Archive for the 'Titles' Category

There Will Be Sex; or, How Not to Write a Title

One thing’s clear 125 pages into Upton Sinclair’s novel of the California oil boom of the early 1900s: both it and the 2007 film version are atrociously titled.

sinclair.jpegSinclair called his work Oil!, complete with the perky exclamation point, which conjures up the idea of a broadway musical featuring singing toolpushers and dancing roughnecks.

Paul Thomas Anderson, in his screen adaptation of the novel, renamed it There Will Be Blood. If you overlook the adolescent portentousness, as well as the fact it serves as an annoying spoiler, you still get an undeniable suggestion of either horror or gang warfare. When I saw the gothic font promoting the film I thought – “Transylvania.”

twbb.jpegIt’s a shame – I can’t remember the last time I’ve enjoyed a book quite as much, and the film, by all accounts, is excellent – it’s in the running for a Best Picture Oscar.

Perhaps Sinclair (or his publishers) can be forgiven for reflecting some of the conventions of his day, and who knows? In 1926 maybe a one-word noun — emphatically punctuated — was even avant garde.

There Will be Blood, by comparison, bears the sticky fingerprints of Hollywood marketing winkies. You can almost hear the conversation:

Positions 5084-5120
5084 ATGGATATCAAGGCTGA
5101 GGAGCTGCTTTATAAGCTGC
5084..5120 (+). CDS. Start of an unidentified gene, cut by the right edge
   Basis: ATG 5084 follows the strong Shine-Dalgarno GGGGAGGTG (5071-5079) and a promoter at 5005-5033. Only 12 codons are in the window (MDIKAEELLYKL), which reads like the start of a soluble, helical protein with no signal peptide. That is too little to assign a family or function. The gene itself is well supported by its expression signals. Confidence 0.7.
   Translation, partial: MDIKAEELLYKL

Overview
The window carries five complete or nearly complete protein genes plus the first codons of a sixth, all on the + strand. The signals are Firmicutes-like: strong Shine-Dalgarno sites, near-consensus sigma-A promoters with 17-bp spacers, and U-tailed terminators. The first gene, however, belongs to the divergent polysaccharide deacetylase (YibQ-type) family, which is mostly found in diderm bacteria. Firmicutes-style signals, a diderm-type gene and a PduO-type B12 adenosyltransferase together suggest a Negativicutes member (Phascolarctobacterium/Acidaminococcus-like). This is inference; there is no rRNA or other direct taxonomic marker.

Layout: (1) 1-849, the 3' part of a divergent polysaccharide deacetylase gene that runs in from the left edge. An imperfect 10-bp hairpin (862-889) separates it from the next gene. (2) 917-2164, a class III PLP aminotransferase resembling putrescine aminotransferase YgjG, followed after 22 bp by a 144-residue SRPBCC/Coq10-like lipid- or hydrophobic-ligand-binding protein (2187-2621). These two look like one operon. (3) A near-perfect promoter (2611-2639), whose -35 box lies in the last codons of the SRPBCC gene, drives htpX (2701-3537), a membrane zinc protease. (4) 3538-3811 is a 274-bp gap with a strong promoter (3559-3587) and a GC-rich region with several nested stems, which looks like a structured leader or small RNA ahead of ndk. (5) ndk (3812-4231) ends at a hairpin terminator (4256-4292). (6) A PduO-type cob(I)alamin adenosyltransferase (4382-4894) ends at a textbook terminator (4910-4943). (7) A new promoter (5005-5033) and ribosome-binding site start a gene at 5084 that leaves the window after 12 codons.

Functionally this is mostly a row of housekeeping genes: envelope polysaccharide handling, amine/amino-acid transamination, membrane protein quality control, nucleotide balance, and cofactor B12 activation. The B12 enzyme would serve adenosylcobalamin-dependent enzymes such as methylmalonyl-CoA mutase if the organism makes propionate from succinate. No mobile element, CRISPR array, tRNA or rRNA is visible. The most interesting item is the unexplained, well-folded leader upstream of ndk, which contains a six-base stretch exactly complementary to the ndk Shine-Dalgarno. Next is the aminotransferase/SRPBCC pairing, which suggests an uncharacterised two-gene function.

“OK. Audiences aren’t going to be much drawn to a detailed historical account of an old-time oil boom. And they especially aren’t interested in any of the moral implications inherent in big concepts like capitalism or class structure or religion.”

“You got that right. Any car chases in this flick?”

“Nope.”

“Any sex?”

“Not really.”

“Any violence?”

“Well, a few people do get hurt.”

“How hurt?”

“Let’s just say, there will be blood.”

Alas, if only it were that easy.

Coming up with a good title may be one of the most overlooked and difficult elements of the fiction-writing process. In his book The Art of Fiction, David Lodge observes: “The title of a novel is part of the text — the first part of it, in fact, that we encounter — and therefore has considerable power to attract and condition the reader’s attention.” It must serve several purposes — descriptor, teaser, emblem.

David Madden, in Revising Fiction, quotes Walker Percy: “A good title should be like a metaphor: It should intrigue without being too baffling or too obvious.” Madden continues: “Titles have a runic, iconic, talismanic, touchstone, charged-image effect.”

There Will Be Blood, however, seems to me less iconic charged-image, and more crass, cynical attention-grabber. Top of mind for the title creators, in fact, may have been the notion, There Will Be Profits.